Transatlanticism isn't just an album you listened to in high school in a doomed attempt to beat against the current of millennial angst-- it's also a concept that New York City FC's overseas overlords are determined to master.
The City Football Group empire still lacks the kind of organizational coherence of, say, Red Bull (*GULP*), as the particular multi-territory structure is very much in the experimental phase. To help us wade through the muck to get a better sense of how CFG operates, we called in an expert well-versed in the ways soccer works -- or doesn't -- on both sides of the Atlantic Ocean.
Graham Parker, a sports columnist from the other side of the pond whose bylines are peppered all over the Guardian and ESPN FC, spoke with us in the wake of Jason Kreis's firing earlier this month about the parent company's ongoing efforts to cultivate a winning culture in the Five Boroughs.
Let's get right to our exclusive interview, edited only for length:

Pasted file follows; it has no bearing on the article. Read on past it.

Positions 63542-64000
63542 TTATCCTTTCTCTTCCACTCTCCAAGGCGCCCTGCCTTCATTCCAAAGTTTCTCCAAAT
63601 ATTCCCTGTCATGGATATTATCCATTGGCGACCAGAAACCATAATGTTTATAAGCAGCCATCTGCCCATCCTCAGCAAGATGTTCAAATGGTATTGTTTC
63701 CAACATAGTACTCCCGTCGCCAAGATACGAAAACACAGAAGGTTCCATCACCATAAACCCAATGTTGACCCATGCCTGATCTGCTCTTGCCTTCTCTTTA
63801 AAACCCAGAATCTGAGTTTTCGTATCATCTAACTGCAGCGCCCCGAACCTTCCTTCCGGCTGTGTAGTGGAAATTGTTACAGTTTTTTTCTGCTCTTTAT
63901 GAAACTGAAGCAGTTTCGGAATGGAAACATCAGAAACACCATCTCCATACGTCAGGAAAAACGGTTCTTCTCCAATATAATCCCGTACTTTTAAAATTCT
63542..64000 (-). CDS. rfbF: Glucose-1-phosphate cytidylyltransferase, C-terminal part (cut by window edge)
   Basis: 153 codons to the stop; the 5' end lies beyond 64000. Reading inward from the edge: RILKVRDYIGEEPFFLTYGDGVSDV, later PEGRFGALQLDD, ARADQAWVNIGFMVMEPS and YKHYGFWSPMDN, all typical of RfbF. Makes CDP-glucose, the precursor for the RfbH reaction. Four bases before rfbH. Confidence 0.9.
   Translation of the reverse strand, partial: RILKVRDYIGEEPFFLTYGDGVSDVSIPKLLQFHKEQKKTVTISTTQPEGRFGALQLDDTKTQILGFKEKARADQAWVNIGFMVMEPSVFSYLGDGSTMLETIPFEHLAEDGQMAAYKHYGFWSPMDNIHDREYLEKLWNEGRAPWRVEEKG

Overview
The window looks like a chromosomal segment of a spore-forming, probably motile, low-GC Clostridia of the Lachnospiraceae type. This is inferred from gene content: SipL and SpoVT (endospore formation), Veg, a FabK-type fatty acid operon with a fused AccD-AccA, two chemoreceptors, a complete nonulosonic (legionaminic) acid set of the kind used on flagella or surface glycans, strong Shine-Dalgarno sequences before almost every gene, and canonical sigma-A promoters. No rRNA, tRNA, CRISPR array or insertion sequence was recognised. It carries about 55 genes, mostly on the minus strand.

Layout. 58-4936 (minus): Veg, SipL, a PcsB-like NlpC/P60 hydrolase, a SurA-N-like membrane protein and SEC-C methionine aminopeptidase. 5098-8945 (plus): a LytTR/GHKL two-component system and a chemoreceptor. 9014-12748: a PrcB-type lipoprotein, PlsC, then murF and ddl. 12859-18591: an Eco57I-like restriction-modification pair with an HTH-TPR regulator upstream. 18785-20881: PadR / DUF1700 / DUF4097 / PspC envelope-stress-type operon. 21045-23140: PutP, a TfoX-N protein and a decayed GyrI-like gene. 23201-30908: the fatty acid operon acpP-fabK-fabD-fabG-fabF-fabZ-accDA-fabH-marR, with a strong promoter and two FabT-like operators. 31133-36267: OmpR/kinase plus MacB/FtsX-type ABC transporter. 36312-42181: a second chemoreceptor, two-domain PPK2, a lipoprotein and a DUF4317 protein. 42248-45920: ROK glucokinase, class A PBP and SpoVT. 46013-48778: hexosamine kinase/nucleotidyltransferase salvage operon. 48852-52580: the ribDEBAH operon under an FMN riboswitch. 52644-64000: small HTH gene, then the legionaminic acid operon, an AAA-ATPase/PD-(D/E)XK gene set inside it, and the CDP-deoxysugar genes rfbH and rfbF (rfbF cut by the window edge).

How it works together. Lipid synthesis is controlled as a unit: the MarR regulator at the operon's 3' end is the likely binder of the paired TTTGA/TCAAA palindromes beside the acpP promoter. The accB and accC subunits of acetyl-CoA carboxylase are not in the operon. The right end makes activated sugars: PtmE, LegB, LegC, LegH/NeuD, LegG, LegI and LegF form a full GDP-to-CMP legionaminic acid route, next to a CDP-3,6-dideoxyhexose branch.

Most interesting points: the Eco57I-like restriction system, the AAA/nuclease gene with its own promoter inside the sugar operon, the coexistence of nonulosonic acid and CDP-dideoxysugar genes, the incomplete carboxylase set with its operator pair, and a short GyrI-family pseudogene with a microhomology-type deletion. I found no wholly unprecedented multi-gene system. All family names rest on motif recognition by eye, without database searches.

Hudson River Blue: What does the Jason Kreis firing say in context about the NYCFC organization up to this point?
Graham Parker: It struck me, the fact that they mentioned an end-of-the-year review. It's kind of interesting, because you can start to make an argument that [Manchester City's Manuel] Pellegrini – and [Ferran] Soriano himself, for that matter -- when they had their interview last year, you could have made a case that they were on thin ice. You just feel like Kreis is a very easy and convenient fall guy for a bunch of decisions that were handled wrongly, that I don't think he had a lot to do with.
HRB: It does seem to be more of a systemic thing. On Soriano-- a lot of his messaging has been about bringing "the City Way" to New York. Is that a real, coherent thing? In light of what we've seen from NYCFC, what are we talking about when we talk about The City Way?